The Curse of the Hiccups


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"Just hold your breath!" "No let me scare them out of you!" "Drink water upside down!" "Stop eating so fast!"
For those of you who suffer from getting the hiccups a little more often than you would want, those sayings sound all too familiar. As someone who eats way too fast for anyone's own good, it's strange for me to go a day without getting those dreaded hiccups. Sometimes I'm lucky and they go away within a minute, other times, I try every single trick in the book and yet I still find myself helplessly convulsing and making those weird hiccup sounds. So why does our body put us through this torturing, annoying sensation? 
Since I am no hiccup expert or specialist, when it comes to what hiccups actually are this article says it best, "There are over 100 causes for hiccups, but the most common is irritation of the stomach or the oesophagus - the food tube that leads to it. The "hic" noise comes when the breath is cut off by the snapping shut of your glottis - which is like a fleshy lid or trapdoor that separates the food and air tubes in your throat." There are a lot of technical terms in that description, but basically a hiccup is a disruption in our breathing process.
Eating or drinking at irregular pace is probably one of the most common ways to get hiccups, but have you ever heard of getting them from certain emotions or even a drastic change in temperature? According to another article, both of those things can be responsible for a person getting hiccups. How do we know this? That's a great question that I couldn't seem to find any good scientific evidence on. 
Probably one of the most scary things when getting the hiccups is if you'll ever get rid of them. We all hear horror stories of people being stuck with hiccups for months, even years. One man, Charles Osborne, had hiccups for 68 years! Obviously this is a very rare case, but there are different levels of hiccups people can suffer from. The five groups they can be classified into are: common, persistent, acute, intractable and diabolic. It has been recommended that if you have the hiccups for more than 48 you should go to the doctors ASAP because they could be the cause of a more serious health issue. 
So that's hiccups in a little bit more detail, but do you think there has ever been a purpose for them? Scientists have debated that in the past hiccups helped animals swallow large food. Do you have any reasons as to why hiccups come about? Do you have any special remedy that always helps you get rid of hiccups? If it were possible to test if hiccups help or hinder our bodies, how do you think we could go about that? To me, it seems like hiccups will forever be one of those annoying things that we just can't seem to do anything about.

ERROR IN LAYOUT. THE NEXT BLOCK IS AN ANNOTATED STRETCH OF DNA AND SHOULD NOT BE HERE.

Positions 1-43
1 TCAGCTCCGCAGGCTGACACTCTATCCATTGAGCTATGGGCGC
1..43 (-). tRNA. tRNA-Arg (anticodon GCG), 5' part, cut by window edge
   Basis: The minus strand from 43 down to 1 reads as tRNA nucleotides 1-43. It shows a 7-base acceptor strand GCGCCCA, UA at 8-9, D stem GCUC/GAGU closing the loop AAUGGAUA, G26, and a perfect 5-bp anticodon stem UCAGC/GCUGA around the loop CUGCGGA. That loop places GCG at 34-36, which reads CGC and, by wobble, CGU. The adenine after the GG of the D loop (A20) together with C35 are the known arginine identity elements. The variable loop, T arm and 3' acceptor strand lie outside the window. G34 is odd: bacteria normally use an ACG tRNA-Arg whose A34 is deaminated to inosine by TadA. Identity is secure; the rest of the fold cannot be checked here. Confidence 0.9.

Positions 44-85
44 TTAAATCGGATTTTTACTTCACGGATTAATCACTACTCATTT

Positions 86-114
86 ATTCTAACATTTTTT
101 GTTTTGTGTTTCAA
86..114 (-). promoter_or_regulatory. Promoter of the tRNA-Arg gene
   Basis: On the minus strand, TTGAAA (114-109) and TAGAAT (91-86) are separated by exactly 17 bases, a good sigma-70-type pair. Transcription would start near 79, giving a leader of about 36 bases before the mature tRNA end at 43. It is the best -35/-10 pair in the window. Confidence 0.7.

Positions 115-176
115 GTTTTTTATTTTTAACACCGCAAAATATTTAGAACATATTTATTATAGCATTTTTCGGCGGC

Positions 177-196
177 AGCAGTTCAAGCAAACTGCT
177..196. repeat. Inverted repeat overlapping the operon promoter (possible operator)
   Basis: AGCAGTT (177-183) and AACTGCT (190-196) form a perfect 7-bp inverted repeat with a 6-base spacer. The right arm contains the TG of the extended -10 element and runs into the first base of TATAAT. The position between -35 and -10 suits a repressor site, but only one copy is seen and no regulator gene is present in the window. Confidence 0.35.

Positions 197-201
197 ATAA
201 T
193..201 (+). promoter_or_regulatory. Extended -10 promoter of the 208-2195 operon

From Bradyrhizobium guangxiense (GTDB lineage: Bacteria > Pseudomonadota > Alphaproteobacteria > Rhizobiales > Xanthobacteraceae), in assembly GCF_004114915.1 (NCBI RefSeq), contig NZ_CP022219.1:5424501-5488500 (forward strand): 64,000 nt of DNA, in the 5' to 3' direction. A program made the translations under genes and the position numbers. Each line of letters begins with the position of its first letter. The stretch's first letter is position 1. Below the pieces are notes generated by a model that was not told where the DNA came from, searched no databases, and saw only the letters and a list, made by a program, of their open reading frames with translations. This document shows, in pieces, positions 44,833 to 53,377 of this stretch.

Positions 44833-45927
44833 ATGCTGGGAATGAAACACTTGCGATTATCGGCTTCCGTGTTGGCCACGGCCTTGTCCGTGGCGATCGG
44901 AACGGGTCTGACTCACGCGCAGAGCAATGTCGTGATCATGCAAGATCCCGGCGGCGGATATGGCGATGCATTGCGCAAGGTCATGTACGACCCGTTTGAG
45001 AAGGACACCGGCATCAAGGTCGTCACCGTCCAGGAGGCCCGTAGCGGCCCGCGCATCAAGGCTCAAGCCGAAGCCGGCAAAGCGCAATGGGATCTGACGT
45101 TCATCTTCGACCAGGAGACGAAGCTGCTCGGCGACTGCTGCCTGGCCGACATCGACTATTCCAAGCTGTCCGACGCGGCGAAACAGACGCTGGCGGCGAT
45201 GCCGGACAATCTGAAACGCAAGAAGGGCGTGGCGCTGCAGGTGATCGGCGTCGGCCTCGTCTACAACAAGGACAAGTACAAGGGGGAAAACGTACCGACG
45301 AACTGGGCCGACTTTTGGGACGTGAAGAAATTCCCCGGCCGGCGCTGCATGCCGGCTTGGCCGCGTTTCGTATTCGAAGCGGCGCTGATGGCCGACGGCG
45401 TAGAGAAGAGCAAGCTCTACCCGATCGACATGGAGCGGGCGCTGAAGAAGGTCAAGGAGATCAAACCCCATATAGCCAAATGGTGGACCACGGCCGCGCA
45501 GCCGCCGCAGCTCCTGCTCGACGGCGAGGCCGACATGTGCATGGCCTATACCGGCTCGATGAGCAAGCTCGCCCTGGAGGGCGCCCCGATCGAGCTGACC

Photo courtesy of http://www.everydaynodaysoff.com
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3 Comments

Hiccups are so annoying and it seems they are impossible to get rid of. After reading your post, I was curious about the reasons behind the "hiccup remedies."

After looking into it, there are legitimate reasons for these seemingly silly cures. Medicinenet.com explained these cures pretty well. Holding your breath causes the body to hold onto carbon dioxide, which relaxes the diaphragm, therefore stopping the hiccups.

Drinking water or having someone scare you stimulate the nasopharynx and vagus nerve, therefore eliminating hiccups.

See if you can play doctor and solve the case of the hiccups!
http://well.blogs.nytimes.com/2011/09/12/think-like-a-doctor-a-case-of-hiccups/?_r=0

Hi Mackenzie,

I too get hiccups very often. I have never known why I get hiccups so often, however I've tried almost every resolution to make them stop. As a little kid, my favorite methods were holding my breath as well as drinking little sips of water out of a straw. These never really seemed to help. A couple of years ago, I had a really awful case of the hiccups and my brother ran up to me and asked "What swims in the sea!?" and I responded, confused, "fish?" Next thing you know my hiccups were gone. My brother says it's magic, I say it's a combination of a surprise factor and pure luck. So, if you'd like to try that method, feel free! If you're still looking for more solutions to hiccups, here is an article that has a TON of ideas! Let me know if they work! http://www.wikihow.com/Cure-Hiccups

I've actually been diagnosed with chronic hiccups. Stay with me. They're very spiratic, but I hiccup on average 25 times a day- it's miserable. Fortunately, they've started going away as I grow older. Sometimes, although though not for myself, hiccups that persist may indicate the presence of another medical problem, including pleurisy of the diaphragm, pneumonia, uremia, alcoholism, disorders of the stomach or esophagus, and bowel diseases. Hiccups may also be associated with pancreatitis, pregnancy, bladder irritation, liver cancer or hepatitis. Surgery, tumors, and lesions may also cause persistent hiccups.
http://www.webmd.com/digestive-disorders/hiccups-chronic

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